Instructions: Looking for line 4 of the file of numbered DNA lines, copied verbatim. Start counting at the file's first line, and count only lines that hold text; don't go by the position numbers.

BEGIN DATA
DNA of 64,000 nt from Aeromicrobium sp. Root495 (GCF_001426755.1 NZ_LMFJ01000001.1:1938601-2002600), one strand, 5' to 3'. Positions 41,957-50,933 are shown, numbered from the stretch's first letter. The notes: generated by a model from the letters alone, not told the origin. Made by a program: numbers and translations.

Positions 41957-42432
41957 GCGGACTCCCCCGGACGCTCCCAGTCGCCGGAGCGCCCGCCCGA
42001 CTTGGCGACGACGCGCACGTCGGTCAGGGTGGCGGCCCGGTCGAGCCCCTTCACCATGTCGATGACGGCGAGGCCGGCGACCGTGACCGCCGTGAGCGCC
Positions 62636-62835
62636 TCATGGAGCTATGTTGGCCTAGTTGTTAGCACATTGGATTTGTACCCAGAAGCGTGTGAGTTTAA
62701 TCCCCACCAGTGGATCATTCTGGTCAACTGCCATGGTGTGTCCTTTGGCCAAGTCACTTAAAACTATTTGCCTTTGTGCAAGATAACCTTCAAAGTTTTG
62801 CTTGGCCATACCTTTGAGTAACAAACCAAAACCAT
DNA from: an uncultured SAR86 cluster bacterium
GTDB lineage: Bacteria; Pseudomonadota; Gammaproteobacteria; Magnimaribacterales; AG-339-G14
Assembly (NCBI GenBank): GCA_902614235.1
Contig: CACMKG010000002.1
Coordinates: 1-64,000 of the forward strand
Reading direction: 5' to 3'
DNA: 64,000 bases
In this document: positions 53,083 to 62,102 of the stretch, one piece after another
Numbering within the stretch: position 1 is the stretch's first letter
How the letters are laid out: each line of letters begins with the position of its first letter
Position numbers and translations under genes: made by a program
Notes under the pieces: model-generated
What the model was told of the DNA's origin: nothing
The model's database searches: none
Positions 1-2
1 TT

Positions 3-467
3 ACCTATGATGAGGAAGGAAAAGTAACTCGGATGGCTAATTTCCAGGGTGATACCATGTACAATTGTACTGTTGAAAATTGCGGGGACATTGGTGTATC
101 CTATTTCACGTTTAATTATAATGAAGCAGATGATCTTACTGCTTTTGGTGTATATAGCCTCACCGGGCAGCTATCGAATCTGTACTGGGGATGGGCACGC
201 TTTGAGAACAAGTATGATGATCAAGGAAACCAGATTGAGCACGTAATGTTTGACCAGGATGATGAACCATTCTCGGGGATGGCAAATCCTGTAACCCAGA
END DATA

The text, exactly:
42001 CTTGGCGACGACGCGCACGTCGGTCAGGGTGGCGGCCCGGTCGAGCCCCTTCACCATGTCGATGACGGCGAGGCCGGCGACCGTGACCGCCGTGAGCGCC